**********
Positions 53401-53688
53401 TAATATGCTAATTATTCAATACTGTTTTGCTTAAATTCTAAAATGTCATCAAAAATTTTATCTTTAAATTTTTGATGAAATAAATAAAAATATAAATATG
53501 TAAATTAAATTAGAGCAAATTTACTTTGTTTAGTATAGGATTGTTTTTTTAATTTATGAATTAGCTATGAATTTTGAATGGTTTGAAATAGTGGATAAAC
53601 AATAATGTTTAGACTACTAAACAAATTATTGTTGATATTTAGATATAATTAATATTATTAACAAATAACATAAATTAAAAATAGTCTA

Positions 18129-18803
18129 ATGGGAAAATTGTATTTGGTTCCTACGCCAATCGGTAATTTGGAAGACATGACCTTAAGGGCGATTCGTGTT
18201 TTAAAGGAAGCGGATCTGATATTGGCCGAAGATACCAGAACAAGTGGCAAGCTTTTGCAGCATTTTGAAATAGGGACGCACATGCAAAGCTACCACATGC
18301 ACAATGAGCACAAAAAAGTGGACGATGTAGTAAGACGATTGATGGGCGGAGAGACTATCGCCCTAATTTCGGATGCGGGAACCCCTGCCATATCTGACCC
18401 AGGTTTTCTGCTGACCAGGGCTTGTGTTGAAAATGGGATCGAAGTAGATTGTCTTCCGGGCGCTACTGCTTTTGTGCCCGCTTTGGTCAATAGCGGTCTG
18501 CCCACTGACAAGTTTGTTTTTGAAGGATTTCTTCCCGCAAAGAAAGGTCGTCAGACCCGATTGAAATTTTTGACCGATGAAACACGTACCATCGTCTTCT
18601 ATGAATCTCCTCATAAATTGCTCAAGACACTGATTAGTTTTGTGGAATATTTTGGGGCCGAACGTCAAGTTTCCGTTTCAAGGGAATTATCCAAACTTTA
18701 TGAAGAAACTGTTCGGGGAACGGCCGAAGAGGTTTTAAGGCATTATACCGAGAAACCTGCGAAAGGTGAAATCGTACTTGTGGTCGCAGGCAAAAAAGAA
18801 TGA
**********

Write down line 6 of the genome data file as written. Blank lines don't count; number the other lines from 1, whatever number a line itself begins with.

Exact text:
18129 ATGGGAAAATTGTATTTGGTTCCTACGCCAATCGGTAATTTGGAAGACATGACCTTAAGGGCGATTCGTGTT